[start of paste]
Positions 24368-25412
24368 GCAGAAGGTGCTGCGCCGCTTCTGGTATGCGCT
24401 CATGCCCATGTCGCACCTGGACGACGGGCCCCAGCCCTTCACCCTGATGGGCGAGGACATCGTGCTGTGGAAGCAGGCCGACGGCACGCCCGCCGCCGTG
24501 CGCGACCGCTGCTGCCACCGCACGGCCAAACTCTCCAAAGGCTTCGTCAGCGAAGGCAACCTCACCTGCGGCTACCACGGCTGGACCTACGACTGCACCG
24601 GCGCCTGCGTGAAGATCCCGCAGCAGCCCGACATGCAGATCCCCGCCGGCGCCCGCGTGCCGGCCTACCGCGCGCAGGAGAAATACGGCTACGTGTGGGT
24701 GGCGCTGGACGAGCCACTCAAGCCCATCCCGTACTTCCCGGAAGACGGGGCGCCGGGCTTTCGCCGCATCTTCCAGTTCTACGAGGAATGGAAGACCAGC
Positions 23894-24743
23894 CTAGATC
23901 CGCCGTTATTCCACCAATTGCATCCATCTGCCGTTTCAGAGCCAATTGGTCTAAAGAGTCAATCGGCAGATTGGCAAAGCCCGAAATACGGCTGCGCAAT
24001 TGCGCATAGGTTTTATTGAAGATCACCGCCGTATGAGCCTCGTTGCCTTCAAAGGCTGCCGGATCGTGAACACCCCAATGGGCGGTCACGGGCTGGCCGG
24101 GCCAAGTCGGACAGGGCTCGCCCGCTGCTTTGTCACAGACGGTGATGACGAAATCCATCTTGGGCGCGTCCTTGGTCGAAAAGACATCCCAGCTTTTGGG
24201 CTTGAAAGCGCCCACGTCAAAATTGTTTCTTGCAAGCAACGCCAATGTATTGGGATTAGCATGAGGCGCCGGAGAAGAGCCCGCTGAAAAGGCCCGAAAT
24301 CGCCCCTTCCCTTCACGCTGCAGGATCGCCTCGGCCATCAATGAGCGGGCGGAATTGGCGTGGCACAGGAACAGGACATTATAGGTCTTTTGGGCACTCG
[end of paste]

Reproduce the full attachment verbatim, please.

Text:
Positions 24368-25412
24368 GCAGAAGGTGCTGCGCCGCTTCTGGTATGCGCT
24401 CATGCCCATGTCGCACCTGGACGACGGGCCCCAGCCCTTCACCCTGATGGGCGAGGACATCGTGCTGTGGAAGCAGGCCGACGGCACGCCCGCCGCCGTG
24501 CGCGACCGCTGCTGCCACCGCACGGCCAAACTCTCCAAAGGCTTCGTCAGCGAAGGCAACCTCACCTGCGGCTACCACGGCTGGACCTACGACTGCACCG
24601 GCGCCTGCGTGAAGATCCCGCAGCAGCCCGACATGCAGATCCCCGCCGGCGCCCGCGTGCCGGCCTACCGCGCGCAGGAGAAATACGGCTACGTGTGGGT
24701 GGCGCTGGACGAGCCACTCAAGCCCATCCCGTACTTCCCGGAAGACGGGGCGCCGGGCTTTCGCCGCATCTTCCAGTTCTACGAGGAATGGAAGACCAGC
Positions 23894-24743
23894 CTAGATC
23901 CGCCGTTATTCCACCAATTGCATCCATCTGCCGTTTCAGAGCCAATTGGTCTAAAGAGTCAATCGGCAGATTGGCAAAGCCCGAAATACGGCTGCGCAAT
24001 TGCGCATAGGTTTTATTGAAGATCACCGCCGTATGAGCCTCGTTGCCTTCAAAGGCTGCCGGATCGTGAACACCCCAATGGGCGGTCACGGGCTGGCCGG
24101 GCCAAGTCGGACAGGGCTCGCCCGCTGCTTTGTCACAGACGGTGATGACGAAATCCATCTTGGGCGCGTCCTTGGTCGAAAAGACATCCCAGCTTTTGGG
24201 CTTGAAAGCGCCCACGTCAAAATTGTTTCTTGCAAGCAACGCCAATGTATTGGGATTAGCATGAGGCGCCGGAGAAGAGCCCGCTGAAAAGGCCCGAAAT
24301 CGCCCCTTCCCTTCACGCTGCAGGATCGCCTCGGCCATCAATGAGCGGGCGGAATTGGCGTGGCACAGGAACAGGACATTATAGGTCTTTTGGGCACTCG